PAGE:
US gas exporters rush to sell LNG to China

Source:Reuters-Global Times Published: 2017/10/29 17:23:40

Move comes as world’s third-largest buyer commits to clearer skies campaign


US gas exporters and traders are aiming to grab a bigger chunk of the lucrative, growing business of exporting gas to China, the world's third-largest buyer, when they accompany Commerce Secretary Wilbur Ross to China next month.

But the talk may all be hot air if the US suppliers can't compete with bargain prices agreed on in long-term deals with rivals Australia, Qatar and Malaysia.

According to a list seen by Reuters, 10 of the 29 companies travelling with Ross and US President Donald Trump are involved in energy and gas.

Among them are Cheniere Energy Inc, which operates the only US LNG export terminal and Freepoint Commodities, founded and run by David Messer, who led power utility Sempra's vaunted commodities division.

Their presence underscores the US ambition to sell more of its excess gas abroad as the US shale revolution threatens to upset the global LNG market.

China's appetite has soared as it embarks on a bid to heat millions of homes across the north by gas for the first time this winter and switch tens of thousands of industrial boilers to the cleaner fuel as part of its push to clear the skies.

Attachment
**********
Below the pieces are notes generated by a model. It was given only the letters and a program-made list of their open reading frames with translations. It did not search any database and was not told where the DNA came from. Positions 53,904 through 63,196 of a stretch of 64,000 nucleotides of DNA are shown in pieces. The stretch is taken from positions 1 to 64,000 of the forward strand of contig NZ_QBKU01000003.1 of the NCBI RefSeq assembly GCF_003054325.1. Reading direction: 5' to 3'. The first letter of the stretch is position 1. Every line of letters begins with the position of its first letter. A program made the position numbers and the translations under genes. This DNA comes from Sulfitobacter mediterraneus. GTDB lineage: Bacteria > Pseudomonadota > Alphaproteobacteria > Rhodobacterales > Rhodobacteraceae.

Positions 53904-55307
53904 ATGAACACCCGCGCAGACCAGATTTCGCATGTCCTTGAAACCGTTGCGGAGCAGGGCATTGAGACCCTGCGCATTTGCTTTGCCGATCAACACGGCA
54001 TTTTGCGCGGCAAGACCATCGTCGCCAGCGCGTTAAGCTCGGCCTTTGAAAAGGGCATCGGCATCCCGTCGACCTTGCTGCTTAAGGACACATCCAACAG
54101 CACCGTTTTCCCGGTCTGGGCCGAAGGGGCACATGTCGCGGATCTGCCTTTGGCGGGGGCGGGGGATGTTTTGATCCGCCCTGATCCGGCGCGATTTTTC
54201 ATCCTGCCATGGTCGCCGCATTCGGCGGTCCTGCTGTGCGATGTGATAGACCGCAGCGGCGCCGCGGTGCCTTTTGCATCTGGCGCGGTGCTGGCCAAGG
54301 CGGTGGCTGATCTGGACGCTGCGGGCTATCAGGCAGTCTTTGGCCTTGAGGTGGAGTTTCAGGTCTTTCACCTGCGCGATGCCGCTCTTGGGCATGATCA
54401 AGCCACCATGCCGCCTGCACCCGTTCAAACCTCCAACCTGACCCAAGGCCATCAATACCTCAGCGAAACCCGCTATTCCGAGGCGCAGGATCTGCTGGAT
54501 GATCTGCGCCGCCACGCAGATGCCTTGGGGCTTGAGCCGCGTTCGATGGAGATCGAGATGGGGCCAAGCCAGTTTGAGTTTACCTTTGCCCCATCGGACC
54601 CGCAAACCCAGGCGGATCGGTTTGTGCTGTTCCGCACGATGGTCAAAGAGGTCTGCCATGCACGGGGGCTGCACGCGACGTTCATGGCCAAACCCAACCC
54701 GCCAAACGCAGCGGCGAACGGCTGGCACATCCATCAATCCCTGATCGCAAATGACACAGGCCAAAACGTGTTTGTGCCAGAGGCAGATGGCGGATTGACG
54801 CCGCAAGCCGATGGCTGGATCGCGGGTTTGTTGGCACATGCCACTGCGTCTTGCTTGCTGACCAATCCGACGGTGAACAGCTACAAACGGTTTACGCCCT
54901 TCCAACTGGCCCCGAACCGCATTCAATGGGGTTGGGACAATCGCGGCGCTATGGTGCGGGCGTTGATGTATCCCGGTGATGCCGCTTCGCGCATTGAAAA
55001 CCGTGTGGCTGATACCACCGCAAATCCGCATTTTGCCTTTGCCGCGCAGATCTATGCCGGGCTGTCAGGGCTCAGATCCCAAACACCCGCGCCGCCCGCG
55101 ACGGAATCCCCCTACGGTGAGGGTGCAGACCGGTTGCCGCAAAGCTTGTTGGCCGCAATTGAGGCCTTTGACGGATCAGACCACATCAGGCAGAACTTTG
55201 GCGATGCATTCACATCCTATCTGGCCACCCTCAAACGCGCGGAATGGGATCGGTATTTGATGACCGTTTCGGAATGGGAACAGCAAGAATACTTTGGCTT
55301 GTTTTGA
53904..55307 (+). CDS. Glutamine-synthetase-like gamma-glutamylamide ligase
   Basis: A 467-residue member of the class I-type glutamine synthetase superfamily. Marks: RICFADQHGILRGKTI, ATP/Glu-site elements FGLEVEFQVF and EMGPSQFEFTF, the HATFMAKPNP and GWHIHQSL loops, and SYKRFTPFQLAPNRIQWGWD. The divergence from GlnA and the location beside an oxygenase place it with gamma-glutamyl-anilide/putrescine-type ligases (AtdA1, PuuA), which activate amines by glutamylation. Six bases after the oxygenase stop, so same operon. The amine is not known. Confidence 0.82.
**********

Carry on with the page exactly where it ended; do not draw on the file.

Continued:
Without sufficient domestic output to meet growing demand, imports have surged this year, offering huge potential for major exporting nations such as the US.

"We're on the mission to talk to Chinese companies to get something signed up," said Frederick Jones, founder and chief executive of Delfin Midstream LLC, which is building floating LNG vessels that would sit 50 miles off the coast of Louisiana.

Current long-term contracts with Qatar and Australia signed between 2009 and 2013 will expire around the 2030-40 period, but China will need to top up imports to meet growing demand.

Uncertain when the global LNG market will bottom out, Chinese buyers are cautiously avoiding lining up new long-term contracts, but rather are looking at signing five-year or even shorter-term deals based on spot prices, sources said.

US imports of LNG have exploded this year.

In the first nine months of the year, shipments hit almost 600,000 tons, ranking the US as the sixth largest LNG importer, leapfrogging Nigeria and Peru.

The average price China paid for US LNG was $7.62 per million of British thermal units over the past 12 months on a delivered basis, compared to $6.54 for Australian LNG, according to Reuters calculations based on customs data.

In 2016, China imported just under 200,000 tons of LNG, up from 62,601 tons in 2015. China expects that gas demand will rise to between 320 and 360 billion cubic meters per year by 2020.



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